In many scenarios such as the spread of viruses in computer networks, the spread of (mis)information in social networks and even the spread of Alzheimer’s disease in the brain, one wishes to find out the source or the culprit by observing who is infected. At first glance, this seems like finding a needle in a haystack and impossible to solve.
Learning the structure of a graphical model (or Bayesian network) from data is a fundamental task in many scientific domains. In this work, we are interested in the theoretical properties of a well-known structure learning algorithm known as the Chow-Liu algorithm. The Chow-Liu algorithm learns the “best” tree structure from independently drawn observations of a multivariate discrete tree distribution.
Lyapunov’s stability theorem and its many variants comprise a central core of control theory and have a wide array of applications ranging from proving stability of nonlinear systems or designing stabilizing controllers to robustness analysis or proving convergence of combinatorial algorithms. The main challenge in the application of Lyapunov’s theorem is always to find a suitable Lyapunov function, a scalar function of the state that decreases monotonically along trajectories of a dynamical system.
The current air transportation system (ATS) is being pushed to operate ever closer to its critical capacity, leading to increases in both the frequency and duration of delays. This strain is expected to worsen in the coming years alongside an increase in the demand for air travel. As it stands, human air traffic controllers direct the bulk of traffic to travel along a limited number of predetermined routes. To improve efficiency and increase capacity, there has been a push for the next ATS to allow aircraft greater autonomy when planning routes and during flight.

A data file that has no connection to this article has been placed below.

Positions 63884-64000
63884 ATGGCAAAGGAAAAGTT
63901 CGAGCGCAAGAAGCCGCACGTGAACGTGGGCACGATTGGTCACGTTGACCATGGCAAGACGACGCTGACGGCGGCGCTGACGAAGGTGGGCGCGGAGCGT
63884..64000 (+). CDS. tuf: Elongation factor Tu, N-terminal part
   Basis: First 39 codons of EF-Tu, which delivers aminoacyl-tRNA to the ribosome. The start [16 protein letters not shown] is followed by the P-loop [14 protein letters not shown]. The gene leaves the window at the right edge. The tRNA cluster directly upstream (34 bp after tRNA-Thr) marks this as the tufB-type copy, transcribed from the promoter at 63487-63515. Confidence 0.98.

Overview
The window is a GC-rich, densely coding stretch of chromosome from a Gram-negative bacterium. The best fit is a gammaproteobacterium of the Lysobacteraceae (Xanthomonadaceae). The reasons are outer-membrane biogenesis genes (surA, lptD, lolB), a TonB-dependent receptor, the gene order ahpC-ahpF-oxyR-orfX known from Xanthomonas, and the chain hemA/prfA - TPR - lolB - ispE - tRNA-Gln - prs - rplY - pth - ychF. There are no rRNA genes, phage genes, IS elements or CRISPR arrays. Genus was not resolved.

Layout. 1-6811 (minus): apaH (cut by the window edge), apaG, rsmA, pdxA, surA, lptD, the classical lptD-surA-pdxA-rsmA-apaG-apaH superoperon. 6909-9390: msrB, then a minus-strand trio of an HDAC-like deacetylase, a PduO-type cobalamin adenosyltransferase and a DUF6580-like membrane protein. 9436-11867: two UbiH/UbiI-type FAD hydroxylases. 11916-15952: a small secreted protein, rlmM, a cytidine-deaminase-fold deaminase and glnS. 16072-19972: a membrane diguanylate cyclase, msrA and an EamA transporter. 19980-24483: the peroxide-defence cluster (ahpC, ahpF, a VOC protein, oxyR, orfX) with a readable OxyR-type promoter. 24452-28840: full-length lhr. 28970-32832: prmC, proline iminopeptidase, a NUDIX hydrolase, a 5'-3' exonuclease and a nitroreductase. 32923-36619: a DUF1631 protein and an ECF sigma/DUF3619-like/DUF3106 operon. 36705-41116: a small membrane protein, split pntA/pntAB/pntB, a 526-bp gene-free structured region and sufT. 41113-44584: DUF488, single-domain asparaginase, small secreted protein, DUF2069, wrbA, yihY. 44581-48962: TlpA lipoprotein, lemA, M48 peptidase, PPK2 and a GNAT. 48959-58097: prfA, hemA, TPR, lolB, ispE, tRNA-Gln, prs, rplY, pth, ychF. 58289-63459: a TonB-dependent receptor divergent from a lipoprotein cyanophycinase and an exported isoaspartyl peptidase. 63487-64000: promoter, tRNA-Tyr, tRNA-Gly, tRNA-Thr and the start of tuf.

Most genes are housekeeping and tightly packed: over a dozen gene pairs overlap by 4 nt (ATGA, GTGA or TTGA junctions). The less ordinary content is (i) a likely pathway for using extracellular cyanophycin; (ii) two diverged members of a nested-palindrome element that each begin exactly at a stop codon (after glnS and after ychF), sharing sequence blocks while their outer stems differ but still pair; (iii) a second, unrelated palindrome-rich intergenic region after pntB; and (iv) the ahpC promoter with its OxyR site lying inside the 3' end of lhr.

Given a multivariate polynomial how can we decide if it is globally nonnegative? This basic question appears ubiquitously in various areas of optimization and control, and unfortunately it is known to be difficult to answer from a computational complexity viewpoint. What if instead we ask the question: can the polynomial be written as a sum of squares (SOS) of other polynomials? It turns out that because of several appealing connections between real algebra and convex optimization, one can answer the latter question efficiently. It is clear that if a polynomial is a sum of squares, then it is globally nonnegative. But when do nonnegative polynomials admit a representation as a sum of squares? The study of this question, which belongs to the emerging field of convex algebraic geometry, has a prolonged and interesting history that dates back to prominent mathematicians such as David Hilbert.